I sat at a table with my boss, his wife, and a few other coalition leaders. We drank beer (or gin) and told war stories of the bad old days. Service was slow, but the beer was cold.

Suddenly, a small commotion arose behind us and several folks darted out the front door. We didn't think much of it until, one by one, the bystanders started coming up to our table. While there were several lawyers at the meeting earlier in the day, my boss and I were the only two at the social. "The feds are here!" they said, "They're rousting our boys out in the parking lot. You gotta DO something."

So, we did.

They weren't lying. The parking lot was lit up like a Disney parade, with red and blue lights flashing and spinning. Spokane police in fine blue uniforms stood toe-to-toe with the dangerous old men from the local Christian Bikers club. The cops were fishing for contraband. The Christian Bikers were telling the cops about Jesus.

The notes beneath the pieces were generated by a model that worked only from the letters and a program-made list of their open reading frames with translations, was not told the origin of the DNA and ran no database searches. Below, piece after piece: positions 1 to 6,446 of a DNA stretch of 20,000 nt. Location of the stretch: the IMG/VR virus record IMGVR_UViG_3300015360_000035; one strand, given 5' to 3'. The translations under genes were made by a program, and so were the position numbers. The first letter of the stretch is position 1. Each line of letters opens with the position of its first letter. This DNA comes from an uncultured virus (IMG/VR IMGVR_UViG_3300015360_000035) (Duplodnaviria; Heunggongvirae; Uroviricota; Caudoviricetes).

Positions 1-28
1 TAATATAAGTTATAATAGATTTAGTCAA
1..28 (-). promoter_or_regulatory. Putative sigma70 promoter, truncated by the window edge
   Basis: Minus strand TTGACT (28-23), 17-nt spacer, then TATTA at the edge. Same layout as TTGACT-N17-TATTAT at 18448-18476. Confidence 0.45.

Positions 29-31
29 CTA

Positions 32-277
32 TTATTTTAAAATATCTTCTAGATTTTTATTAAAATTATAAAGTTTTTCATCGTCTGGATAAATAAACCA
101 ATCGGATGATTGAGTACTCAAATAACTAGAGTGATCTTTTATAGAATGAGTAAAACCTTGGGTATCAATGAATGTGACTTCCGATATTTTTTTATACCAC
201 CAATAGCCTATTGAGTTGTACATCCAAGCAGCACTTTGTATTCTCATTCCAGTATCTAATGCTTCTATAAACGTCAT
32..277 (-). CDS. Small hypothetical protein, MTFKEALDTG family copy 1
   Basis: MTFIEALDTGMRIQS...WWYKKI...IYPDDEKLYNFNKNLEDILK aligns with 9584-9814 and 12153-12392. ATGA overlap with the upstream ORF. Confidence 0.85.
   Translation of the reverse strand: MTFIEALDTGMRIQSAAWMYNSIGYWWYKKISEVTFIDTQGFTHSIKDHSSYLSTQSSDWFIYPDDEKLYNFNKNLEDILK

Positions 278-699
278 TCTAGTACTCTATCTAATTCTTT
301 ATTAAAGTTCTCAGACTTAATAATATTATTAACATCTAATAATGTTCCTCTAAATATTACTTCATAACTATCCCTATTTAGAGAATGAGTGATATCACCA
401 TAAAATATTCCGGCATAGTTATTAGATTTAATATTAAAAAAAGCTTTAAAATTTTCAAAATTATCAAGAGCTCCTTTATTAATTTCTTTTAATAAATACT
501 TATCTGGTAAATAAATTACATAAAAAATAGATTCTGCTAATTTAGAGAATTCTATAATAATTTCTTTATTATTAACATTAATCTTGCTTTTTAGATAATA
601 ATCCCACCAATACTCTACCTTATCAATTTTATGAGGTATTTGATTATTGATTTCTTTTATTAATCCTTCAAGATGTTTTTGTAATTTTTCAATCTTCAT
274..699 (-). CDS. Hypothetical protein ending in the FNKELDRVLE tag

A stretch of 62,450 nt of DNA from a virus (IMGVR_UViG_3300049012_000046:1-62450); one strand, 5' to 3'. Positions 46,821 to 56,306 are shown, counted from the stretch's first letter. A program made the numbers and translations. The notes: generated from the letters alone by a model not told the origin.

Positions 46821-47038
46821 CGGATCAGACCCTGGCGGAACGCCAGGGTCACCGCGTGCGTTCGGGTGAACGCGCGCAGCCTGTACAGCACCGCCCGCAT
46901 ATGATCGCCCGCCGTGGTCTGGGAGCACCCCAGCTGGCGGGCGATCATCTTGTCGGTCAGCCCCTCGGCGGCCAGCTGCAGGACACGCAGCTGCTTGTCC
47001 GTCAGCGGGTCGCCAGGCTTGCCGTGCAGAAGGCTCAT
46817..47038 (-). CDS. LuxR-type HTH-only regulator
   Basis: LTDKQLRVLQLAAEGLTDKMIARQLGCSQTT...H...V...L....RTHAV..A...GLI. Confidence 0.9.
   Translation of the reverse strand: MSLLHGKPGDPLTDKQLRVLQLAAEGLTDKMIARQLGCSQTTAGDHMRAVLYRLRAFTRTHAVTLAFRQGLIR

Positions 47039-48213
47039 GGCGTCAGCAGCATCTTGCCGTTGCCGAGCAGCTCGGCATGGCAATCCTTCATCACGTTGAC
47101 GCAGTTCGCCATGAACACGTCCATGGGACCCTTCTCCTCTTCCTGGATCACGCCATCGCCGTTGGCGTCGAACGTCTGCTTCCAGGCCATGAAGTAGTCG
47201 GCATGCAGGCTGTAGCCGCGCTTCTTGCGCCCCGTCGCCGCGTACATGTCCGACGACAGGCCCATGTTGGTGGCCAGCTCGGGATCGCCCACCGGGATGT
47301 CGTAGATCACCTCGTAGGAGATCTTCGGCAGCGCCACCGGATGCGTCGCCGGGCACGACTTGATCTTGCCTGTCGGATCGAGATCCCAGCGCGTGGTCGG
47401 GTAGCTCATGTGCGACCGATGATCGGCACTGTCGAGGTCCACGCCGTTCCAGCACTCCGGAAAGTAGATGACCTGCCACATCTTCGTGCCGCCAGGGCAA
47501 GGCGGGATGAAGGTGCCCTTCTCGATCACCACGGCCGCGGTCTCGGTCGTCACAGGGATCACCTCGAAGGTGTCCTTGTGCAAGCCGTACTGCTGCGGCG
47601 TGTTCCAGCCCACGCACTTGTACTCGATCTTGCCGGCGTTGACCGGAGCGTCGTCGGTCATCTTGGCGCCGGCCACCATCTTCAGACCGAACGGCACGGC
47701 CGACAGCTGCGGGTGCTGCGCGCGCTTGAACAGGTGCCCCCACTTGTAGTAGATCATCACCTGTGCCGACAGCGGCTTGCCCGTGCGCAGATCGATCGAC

Behind this crowd, dodging in and out of shadows, were the others. Crew-cut dudes with team jackets bearing initials like "FBI" and "ATF," milled around looking for... something... who knows what. There was no reason for them to be there. The group inside was peaceful, just a bunch of burly guys quietly eating dinner.

Sure, the DJ was committing crimes against humanity, but that wasn't the group's fault...

A small group gathered on the porch behind the evangelicals. My boss and I waded out into the fray. We made our presence known, but maintained a respectable distance.